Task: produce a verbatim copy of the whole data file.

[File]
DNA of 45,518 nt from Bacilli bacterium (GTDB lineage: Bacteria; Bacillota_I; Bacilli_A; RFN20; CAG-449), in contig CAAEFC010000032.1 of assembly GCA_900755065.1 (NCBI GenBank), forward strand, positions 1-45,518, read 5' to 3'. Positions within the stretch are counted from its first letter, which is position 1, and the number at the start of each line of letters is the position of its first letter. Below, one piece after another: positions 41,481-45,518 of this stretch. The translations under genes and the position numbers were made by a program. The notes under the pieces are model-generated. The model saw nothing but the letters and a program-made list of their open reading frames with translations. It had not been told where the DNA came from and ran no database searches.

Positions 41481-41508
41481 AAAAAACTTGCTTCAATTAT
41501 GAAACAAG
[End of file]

DNA of 45,518 nt from Bacilli bacterium (GTDB lineage: Bacteria; Bacillota_I; Bacilli_A; RFN20; CAG-449), in contig CAAEFC010000032.1 of assembly GCA_900755065.1 (NCBI GenBank), forward strand, positions 1-45,518, read 5' to 3'. Positions within the stretch are counted from its first letter, which is position 1, and the number at the start of each line of letters is the position of its first letter. Below, one piece after another: positions 41,481-45,518 of this stretch. The translations under genes and the position numbers were made by a program. The notes under the pieces are model-generated. The model saw nothing but the letters and a program-made list of their open reading frames with translations. It had not been told where the DNA came from and ran no database searches.

Positions 41481-41508
41481 AAAAAACTTGCTTCAATTAT
41501 GAAACAAG